A lot or a little?
The parents' guide to what's in this movie.
What parents need to know
Parents need to know that The Empty Man is a sci-fi/horror movie about a former cop who's investigating the disappearance of a teen girl who took part in an urban legend ritual. Expect plenty of bloody scenes, with stabbing and slicing, punching, and a character getting shot in the head. There's also a dog corpse covered in maggots, characters going over a cliff to their deaths, a scary monster, many creepy moments, and more. There's some nudity in the form of the breasts and bottom of a woman in a steam bath. And there's a sex scene in which a man nuzzles a woman from behind, caresses and kisses her, and then thrusts once from behind (no explicit nudity). Language includes "f--k," "s--t," and more. Characters, including teens, smoke cigarettes and drink alcohol (sometimes lots of it) in more than one scene.
- Parents say
- Kids say
What's the story?
In THE EMPTY MAN, it's 1995, and four hikers explore a valley in Bhutan. One tumbles into a crevice and falls under some kind of spell, resulting in the deaths of his three friends. Years later, in 2018, a group of teens engages in a ritual in which they blow into an empty bottle while on a bridge, thus summoning "The Empty Man." Most of them wind up dead, hanging under the bridge, but one, Amanda (Sasha Frolova), vanishes. Amanda's mother, Nora (Marin Ireland), calls upon her friend, a former cop named James (James Badge Dale), to help. His investigation brings him to a cult called Pontifex, which worships the idea of nothingness ("nothing exists"). Little does he know that the mystery goes even deeper.
Is it any good?
This long, slow-burn sci-fi tale takes its simple "urban legend" idea into ambitious territory, but, by the time it wraps up, it all makes too little sense to justify sitting through it. Directed and co-written by David Prior, The Empty Man startles with its extra-long prologue about the four hikers, spending several days with them, developing character, etc., all to end it with a shock. But once all the pieces of the overall story arc come together, it turns out that all that time wasn't particularly important after all. "Empty" isn't just part of the movie's title.
Prior, who previously worked making short, behind-the-scenes documentaries for feature films like David Fincher's The Girl with the Dragon Tattoo, seems to be channeling Fincher on The Empty Man. The movie is, admittedly, beautifully and spookily designed, with fine, unsettling uses of space and sound, especially when James starts poking around in Pontifex's inner sanctum. And its dialogue about reality and nothingness tickles the brain. Overall, the movie definitely rises above cheap quickies like The Bye Bye Man and Slender Man, which tried to cash in on similar "urban legends." But whatever goodwill the movie builds up is largely squandered with a big "that's it?" of an ending.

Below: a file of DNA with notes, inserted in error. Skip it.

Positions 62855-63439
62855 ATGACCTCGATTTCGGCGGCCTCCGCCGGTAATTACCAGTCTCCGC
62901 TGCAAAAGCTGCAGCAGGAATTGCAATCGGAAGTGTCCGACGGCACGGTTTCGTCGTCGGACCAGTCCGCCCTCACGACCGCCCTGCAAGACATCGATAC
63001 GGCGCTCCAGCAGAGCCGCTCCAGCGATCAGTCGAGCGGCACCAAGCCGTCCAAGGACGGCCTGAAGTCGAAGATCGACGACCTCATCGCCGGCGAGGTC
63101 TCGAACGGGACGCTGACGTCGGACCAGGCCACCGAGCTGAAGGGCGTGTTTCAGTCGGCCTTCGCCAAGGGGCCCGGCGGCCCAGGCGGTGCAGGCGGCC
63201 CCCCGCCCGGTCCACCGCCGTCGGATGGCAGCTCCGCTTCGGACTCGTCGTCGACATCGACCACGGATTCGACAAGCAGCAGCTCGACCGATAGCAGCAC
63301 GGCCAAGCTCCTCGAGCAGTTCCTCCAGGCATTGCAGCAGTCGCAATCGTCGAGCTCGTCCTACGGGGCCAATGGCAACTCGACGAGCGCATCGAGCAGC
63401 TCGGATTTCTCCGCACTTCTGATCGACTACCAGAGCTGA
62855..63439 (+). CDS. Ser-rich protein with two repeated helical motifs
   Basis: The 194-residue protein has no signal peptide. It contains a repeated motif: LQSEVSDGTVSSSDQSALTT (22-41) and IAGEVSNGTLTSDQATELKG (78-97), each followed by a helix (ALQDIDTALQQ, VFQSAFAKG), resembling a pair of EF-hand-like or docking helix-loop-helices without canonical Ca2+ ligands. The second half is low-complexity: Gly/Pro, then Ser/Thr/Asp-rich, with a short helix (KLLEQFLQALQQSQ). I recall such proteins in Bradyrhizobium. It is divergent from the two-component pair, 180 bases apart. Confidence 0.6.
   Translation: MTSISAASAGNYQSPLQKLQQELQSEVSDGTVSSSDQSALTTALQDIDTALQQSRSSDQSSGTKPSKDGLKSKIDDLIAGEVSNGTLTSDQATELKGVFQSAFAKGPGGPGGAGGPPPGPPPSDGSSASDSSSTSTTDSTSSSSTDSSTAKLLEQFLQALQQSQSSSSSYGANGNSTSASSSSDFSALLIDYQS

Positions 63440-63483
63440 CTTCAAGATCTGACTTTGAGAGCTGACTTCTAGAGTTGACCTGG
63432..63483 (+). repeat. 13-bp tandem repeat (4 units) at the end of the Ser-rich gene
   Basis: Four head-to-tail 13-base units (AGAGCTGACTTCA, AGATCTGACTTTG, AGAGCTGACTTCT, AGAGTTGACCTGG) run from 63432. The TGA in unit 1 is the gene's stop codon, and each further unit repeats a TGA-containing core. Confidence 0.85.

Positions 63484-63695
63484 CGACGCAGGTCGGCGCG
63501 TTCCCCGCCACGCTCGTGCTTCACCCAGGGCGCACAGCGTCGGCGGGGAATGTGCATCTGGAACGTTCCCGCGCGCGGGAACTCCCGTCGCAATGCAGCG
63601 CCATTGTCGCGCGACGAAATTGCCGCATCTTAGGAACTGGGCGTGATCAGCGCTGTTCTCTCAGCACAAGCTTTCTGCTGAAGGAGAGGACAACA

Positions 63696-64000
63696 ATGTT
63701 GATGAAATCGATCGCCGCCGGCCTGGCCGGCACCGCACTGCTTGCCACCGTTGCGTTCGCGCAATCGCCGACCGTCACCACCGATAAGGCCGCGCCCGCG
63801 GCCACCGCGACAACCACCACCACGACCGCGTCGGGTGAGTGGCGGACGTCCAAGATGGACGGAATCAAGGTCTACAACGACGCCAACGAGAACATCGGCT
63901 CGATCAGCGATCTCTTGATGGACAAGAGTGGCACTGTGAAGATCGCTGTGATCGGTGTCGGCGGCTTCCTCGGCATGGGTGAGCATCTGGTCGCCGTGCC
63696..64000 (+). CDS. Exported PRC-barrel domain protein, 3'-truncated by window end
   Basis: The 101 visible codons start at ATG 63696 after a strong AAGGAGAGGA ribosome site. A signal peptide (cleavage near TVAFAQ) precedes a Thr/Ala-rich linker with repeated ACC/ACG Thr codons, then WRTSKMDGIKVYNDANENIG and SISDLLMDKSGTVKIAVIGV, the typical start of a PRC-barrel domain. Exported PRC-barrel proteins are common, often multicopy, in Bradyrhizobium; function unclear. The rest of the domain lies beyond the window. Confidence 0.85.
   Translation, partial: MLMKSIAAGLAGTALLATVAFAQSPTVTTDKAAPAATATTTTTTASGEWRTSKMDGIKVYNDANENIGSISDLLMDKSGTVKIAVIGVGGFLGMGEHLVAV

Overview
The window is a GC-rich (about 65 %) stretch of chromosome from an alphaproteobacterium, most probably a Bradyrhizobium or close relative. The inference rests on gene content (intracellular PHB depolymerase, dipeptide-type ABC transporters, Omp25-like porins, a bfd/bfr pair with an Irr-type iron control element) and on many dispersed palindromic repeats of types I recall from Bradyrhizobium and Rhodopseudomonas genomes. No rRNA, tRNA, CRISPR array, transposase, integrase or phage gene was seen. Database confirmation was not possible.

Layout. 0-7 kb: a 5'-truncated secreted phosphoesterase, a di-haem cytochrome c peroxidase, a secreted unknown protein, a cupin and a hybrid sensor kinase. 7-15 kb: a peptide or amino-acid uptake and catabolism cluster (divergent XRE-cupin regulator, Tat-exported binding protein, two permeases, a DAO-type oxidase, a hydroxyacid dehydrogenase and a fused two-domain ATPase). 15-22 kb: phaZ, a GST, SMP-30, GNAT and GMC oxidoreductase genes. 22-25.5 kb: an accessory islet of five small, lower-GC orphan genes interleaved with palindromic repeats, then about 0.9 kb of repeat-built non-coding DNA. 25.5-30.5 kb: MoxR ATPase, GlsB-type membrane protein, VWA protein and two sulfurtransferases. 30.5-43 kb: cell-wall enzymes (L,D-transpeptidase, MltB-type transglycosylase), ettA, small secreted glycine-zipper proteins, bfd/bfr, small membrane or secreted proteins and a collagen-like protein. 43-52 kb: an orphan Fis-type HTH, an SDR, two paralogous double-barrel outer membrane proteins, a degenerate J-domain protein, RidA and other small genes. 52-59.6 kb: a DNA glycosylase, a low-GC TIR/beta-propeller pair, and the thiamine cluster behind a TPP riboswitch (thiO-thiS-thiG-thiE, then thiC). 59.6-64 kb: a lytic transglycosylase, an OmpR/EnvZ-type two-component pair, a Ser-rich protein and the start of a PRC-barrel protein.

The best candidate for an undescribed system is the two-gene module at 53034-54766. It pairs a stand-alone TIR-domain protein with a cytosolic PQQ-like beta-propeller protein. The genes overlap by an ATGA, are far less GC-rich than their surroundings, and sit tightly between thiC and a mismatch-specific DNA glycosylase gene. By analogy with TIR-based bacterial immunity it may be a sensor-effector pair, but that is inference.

Talk to your kids about ...
Families can talk about The Empty Man's violence. How intense is it? How did it make you feel? Do you think the story could have been told with less violence?
How is sex depicted? What values are imparted?
What's the appeal of scary movies? Why would people sometimes want to be scared?
Is there anything to the idea of reality not actually existing? What do you think of this idea?
- In theaters: October 23, 2020
- On DVD or streaming: January 10, 2021
- Cast: Stephen Root, James Badge Dale, Marin Ireland
- Director: David Prior
- Studio: 20th Century Fox
- Genre: Horror
- Topics: Book Characters, Monsters, Ghosts, and Vampires
- Run time: 137 minutes
- MPAA rating: R
- MPAA explanation: violence, disturbing images, language, some sexuality and nudity
- Last updated: March 12, 2021
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